By Barry Kleinle, Greenray Industries, Inc.
The spectrum of crystal oscillator output signals can be made up of various components. Besides the fundamental frequency that can be seen on a spectrum analyzer, other signals such as harmonics, sub-harmonics, and spurious signals appear. Ideally, we would like to have a single spectral line and one that does not drift with time. The harmonic components caused by distortion of the waveform can be filtered to very low levels. The spurious signals are a result of amplitude and frequency modulated signals from other discrete sources within the oscillator. These also may to be reduced significantly. Another unwanted contribution to the output could come in the form of phase-modulated signals that can be caused by a variety of sources and may be random or definite in nature. Random phase fluctuations cause phase noise or short-term instability. Most spectrum analyzers don’t have the dynamic range or the 1 Hz bandwidth capability to measure phase noise directly. A different measurement system will be discussed later.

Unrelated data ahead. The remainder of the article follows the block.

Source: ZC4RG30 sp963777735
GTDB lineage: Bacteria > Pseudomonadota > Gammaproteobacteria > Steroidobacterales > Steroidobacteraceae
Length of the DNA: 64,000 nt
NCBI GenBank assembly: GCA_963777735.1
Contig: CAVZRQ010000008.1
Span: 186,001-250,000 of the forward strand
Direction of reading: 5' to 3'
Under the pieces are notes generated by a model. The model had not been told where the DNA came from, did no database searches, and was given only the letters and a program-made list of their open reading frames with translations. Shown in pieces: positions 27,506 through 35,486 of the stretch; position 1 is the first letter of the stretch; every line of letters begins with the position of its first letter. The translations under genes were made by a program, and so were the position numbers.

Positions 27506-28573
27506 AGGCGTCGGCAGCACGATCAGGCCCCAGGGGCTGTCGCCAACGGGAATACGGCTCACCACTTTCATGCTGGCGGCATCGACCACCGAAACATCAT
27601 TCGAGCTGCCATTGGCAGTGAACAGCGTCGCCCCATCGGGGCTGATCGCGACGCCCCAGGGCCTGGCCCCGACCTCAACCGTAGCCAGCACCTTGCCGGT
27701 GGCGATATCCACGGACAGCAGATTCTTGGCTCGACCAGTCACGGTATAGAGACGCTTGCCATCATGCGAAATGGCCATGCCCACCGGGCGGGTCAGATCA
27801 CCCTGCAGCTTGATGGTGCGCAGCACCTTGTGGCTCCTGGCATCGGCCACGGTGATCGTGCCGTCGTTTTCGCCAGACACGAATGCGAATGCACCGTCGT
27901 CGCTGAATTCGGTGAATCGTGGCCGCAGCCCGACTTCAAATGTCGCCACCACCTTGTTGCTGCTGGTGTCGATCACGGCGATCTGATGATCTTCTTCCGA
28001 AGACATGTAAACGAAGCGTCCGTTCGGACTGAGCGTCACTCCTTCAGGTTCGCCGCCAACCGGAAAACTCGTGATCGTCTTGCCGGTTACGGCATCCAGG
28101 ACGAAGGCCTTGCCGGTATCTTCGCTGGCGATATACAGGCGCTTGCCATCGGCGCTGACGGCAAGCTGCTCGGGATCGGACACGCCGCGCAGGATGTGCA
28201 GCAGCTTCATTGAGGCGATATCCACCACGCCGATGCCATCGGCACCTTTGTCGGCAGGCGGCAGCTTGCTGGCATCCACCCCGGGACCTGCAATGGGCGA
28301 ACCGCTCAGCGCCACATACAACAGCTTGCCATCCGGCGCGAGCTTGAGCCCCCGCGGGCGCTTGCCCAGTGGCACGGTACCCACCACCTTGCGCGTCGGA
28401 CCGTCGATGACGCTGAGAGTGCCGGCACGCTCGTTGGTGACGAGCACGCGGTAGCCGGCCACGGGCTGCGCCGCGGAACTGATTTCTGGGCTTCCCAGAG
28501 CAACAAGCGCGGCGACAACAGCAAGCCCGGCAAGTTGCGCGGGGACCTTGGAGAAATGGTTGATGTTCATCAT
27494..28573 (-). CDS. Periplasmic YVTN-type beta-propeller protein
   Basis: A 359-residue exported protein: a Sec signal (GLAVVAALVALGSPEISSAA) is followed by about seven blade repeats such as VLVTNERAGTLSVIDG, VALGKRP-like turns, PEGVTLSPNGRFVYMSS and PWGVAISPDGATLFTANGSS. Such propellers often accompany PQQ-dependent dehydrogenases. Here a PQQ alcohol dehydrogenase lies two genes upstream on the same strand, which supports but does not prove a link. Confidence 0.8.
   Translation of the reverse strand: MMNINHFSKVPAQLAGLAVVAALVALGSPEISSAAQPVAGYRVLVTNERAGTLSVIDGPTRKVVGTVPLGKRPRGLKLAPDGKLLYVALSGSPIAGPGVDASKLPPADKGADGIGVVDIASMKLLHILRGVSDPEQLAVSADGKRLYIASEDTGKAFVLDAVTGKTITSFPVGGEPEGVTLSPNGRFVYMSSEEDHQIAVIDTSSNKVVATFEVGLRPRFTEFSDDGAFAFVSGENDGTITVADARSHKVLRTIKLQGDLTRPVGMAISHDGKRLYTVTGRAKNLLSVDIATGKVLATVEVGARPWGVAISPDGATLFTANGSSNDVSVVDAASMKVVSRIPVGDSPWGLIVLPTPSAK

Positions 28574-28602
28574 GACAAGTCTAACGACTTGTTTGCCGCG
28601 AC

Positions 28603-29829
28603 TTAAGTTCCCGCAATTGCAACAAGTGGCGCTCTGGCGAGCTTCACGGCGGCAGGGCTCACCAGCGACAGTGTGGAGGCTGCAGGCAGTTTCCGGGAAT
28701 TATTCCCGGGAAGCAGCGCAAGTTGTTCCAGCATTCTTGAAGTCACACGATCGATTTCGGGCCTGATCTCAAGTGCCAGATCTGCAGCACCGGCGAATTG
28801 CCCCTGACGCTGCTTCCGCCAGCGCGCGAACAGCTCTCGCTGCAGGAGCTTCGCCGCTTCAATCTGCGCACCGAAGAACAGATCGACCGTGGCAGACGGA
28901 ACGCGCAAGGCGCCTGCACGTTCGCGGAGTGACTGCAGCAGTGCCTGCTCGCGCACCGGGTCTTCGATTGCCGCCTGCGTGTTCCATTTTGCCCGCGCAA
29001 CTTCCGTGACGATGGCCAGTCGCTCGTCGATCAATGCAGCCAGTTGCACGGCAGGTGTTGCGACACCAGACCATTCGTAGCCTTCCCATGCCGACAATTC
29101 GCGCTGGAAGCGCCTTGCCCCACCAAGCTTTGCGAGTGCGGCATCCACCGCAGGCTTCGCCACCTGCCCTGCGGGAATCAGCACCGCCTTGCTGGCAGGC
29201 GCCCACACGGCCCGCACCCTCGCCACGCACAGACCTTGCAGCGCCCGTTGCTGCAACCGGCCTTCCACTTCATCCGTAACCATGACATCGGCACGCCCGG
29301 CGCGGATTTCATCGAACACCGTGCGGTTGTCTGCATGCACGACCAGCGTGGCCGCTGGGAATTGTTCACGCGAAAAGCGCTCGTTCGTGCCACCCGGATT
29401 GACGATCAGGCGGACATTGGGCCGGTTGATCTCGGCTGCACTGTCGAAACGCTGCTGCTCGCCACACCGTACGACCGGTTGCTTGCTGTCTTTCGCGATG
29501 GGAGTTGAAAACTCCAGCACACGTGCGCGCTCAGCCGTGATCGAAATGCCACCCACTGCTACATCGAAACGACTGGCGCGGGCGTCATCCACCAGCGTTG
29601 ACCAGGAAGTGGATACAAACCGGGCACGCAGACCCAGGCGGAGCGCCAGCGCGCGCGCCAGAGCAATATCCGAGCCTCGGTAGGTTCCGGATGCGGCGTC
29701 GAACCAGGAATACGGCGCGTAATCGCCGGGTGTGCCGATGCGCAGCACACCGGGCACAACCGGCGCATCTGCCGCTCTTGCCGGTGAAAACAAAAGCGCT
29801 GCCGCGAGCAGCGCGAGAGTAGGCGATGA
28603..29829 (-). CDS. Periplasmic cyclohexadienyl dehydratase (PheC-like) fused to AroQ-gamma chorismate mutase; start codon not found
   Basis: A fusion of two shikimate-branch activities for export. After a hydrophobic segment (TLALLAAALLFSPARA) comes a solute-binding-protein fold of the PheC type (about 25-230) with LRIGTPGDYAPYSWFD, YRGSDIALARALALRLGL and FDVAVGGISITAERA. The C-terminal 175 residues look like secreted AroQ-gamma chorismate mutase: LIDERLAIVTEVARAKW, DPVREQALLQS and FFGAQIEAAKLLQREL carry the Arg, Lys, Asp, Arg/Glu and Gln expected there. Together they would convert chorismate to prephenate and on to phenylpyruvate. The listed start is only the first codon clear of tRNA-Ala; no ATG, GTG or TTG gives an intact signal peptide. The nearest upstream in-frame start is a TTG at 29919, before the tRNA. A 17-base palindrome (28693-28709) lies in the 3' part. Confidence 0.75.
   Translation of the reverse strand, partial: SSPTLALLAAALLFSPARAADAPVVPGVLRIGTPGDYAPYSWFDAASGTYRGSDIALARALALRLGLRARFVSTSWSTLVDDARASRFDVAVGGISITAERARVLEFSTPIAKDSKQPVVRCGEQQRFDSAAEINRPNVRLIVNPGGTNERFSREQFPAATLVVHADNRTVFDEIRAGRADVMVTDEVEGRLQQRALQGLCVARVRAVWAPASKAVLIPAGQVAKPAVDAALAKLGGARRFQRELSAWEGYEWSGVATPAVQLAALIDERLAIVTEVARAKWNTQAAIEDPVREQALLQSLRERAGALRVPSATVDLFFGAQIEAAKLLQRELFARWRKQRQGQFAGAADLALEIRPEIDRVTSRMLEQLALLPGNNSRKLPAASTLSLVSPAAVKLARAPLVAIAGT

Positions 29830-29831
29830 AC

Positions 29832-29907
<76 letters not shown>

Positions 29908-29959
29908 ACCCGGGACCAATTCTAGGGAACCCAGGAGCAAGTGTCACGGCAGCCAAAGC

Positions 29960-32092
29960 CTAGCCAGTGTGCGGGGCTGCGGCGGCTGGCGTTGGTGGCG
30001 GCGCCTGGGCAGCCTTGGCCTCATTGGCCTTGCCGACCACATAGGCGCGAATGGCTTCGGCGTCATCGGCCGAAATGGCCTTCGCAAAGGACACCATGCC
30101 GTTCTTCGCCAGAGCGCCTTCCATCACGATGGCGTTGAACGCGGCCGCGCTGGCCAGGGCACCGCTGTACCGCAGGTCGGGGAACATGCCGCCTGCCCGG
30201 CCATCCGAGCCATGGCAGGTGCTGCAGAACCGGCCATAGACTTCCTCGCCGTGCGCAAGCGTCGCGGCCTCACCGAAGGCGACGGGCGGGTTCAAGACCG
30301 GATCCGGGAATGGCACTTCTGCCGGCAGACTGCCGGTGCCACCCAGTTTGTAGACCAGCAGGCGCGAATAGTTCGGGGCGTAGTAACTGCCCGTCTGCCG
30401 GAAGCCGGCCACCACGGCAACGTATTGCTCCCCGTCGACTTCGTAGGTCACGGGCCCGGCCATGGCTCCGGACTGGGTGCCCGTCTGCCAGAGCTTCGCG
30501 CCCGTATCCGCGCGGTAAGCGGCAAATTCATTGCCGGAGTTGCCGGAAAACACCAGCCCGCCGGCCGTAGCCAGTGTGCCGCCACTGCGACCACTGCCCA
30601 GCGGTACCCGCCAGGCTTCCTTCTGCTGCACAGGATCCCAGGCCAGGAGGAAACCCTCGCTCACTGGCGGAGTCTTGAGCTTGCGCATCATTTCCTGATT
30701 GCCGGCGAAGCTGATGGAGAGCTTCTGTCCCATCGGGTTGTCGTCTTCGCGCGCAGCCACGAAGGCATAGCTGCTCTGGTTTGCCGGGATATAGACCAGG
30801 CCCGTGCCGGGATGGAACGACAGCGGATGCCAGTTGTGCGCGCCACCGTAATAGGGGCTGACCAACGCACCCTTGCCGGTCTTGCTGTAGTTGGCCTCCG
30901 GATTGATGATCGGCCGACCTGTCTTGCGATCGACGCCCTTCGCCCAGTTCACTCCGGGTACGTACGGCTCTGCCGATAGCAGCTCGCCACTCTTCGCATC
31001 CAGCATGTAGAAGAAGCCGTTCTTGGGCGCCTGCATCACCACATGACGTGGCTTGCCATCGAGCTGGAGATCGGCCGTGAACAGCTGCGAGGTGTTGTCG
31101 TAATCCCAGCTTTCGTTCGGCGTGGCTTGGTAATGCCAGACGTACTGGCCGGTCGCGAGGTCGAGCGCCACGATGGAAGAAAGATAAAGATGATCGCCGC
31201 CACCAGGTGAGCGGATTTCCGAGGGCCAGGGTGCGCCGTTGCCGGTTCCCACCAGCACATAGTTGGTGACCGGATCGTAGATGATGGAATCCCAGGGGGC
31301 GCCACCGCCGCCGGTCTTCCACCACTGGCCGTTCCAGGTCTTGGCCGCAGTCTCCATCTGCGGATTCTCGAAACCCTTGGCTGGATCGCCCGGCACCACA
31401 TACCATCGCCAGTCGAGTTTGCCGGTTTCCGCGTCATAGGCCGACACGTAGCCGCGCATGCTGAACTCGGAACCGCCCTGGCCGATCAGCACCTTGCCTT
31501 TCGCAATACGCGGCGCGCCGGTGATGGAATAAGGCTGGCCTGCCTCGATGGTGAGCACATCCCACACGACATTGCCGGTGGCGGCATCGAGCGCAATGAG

What is phase noise?
To describe what phase noise is, let’s start with the basic sine wave output and a few fundamental facts.
A sine wave oscillator has a frequency specified as the number of cycles in one second. The frequency stability is the ability of the signal to repeat the sine wave signal each period throughout a specified period of time. The period of one cycle is the time of one cycle or 1/f. A perfect sine wave oscillator produces a signal with amplitude and phase, which repeat exactly each cycle. What causes variations in these stabilities? Generally, noise sources affect the oscillator to cause small random perturbations in the sine wave from cycle to cycle.
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•Technical Article: Phase Noise In Crystal Oscillators